City Councilman Chris Jerram’s proposed Demolition Review ordinance was presented to the Landmarks Heritage Preservation Commission on March 9.

Currently, if a property is not designated a local historic landmark, all the owner needs to knock it down is a demolition permit. Recent teardowns in the Dundee, Blackstone and Fairacres neighborhoods have happened days after a demolition permit was acquired. Many neighbors have been surprised and upset by the destruction.


The proposed ordinance would require the city to review demolition permit applications for any building 75 years or older. If the city’s preservation planners determine the property has architectural and historic value, the city would hit a pause button on the demolition permit. The Landmarks Heritage Preservation Commission, neighborhood leaders and Restoration Exchange Omaha would be notified and given an opportunity to work with the current owner on alternatives. If no alternatives are found, LHPC could consider preparing a local landmark designation to help provide protection for the building. The City Council would have final approval on the local landmark designation. The whole process could take up to four months.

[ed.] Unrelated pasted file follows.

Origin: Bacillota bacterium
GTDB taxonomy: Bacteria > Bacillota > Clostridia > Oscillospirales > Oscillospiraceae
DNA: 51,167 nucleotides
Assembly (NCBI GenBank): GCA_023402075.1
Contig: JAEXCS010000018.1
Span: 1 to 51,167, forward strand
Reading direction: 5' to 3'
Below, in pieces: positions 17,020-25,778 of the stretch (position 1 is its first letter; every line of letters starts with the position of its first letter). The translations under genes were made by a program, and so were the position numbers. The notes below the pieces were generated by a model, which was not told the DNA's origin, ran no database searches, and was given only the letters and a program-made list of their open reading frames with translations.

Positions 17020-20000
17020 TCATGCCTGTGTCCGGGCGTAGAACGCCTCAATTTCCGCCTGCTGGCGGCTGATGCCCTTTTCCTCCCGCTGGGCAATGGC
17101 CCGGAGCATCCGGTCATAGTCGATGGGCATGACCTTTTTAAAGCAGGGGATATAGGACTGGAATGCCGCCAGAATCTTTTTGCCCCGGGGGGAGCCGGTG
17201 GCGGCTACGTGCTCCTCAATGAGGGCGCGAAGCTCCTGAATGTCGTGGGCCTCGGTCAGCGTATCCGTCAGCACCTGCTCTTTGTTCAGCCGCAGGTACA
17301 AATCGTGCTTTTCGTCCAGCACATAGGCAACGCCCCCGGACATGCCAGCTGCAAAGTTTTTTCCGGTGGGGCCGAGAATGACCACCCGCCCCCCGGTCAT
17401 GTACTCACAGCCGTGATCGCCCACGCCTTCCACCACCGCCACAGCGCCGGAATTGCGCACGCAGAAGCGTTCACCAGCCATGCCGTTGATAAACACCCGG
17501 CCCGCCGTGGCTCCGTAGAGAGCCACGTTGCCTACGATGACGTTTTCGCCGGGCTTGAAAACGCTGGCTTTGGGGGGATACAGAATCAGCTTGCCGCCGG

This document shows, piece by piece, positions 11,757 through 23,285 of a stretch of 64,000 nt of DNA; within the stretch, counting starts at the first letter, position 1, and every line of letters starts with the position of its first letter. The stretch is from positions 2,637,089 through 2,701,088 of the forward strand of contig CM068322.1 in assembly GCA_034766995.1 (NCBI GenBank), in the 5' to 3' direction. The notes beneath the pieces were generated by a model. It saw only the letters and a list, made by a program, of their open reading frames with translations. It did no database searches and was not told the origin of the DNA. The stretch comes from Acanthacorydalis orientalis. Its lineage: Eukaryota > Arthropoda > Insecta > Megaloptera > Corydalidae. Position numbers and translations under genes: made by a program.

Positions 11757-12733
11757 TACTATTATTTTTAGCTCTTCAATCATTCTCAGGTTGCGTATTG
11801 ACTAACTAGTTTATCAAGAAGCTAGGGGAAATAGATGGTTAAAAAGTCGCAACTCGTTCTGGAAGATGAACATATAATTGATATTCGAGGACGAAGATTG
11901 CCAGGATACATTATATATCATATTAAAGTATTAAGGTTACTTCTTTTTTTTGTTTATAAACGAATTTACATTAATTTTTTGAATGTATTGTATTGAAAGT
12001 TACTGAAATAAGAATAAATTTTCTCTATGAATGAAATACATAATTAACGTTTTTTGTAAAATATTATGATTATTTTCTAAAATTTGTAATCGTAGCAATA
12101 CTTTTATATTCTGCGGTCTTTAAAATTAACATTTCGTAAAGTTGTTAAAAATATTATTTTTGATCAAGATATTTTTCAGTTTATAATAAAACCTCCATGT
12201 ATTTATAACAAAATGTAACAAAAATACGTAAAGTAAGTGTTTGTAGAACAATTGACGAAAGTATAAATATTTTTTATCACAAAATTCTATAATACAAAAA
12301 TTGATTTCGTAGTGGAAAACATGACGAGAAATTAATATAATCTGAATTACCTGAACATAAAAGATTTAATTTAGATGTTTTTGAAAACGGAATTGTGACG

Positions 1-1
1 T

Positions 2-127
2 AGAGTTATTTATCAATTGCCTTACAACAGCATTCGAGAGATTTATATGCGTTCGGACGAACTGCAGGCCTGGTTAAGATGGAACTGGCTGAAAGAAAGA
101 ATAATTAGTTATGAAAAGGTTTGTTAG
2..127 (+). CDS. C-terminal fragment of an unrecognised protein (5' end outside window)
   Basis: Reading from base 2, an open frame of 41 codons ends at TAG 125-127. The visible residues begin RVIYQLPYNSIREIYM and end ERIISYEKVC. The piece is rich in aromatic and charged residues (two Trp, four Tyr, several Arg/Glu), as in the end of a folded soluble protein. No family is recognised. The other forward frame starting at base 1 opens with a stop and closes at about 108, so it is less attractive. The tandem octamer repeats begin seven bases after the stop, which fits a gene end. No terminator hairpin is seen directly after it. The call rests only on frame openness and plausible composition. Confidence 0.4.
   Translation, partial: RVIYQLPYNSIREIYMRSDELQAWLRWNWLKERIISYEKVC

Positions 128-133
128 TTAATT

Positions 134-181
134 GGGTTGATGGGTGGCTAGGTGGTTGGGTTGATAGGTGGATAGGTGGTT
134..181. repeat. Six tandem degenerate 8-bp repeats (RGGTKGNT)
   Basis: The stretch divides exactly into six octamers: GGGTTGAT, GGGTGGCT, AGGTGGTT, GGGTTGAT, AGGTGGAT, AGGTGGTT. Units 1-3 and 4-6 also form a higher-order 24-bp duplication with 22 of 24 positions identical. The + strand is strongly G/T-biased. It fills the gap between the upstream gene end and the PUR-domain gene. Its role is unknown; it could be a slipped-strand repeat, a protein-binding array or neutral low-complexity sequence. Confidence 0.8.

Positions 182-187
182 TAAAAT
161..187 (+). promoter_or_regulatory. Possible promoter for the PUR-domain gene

The city could approve the demolition permit if the property is on the city’s code enforcement division’s demolition order list. The city’s preservation planners could also approve the demolition permit if the building was found to have no historic or architectural significance and the proposed demolition posed no detriment to the city’s historic resources.

Restoration Exchange Omaha has worked behind the scenes providing Councilman Jerram with a National Trust preservation law publication on demolition reviews along with providing excellent examples of Demolition Review ordinances, forms and flow charts from cities across the country including Boulder, Boston, Denver, San Antonio and Des Moines.

At the Landmarks Commission meeting March 9, REO spoke in support of the ordinance but agreed with recommendations from the planning department to change the age of buildings considered from 75 years to 50. If a building must be demolished, REO recommended requiring a building survey and deconstruction so salvageable materials could be saved from the landfill and resold to a growing market of people wanting original house parts and old-growth wood.

Based on feedback from the Landmarks Commission meeting, the proposal will undergo further revisions before the City Council is asked to consider it.

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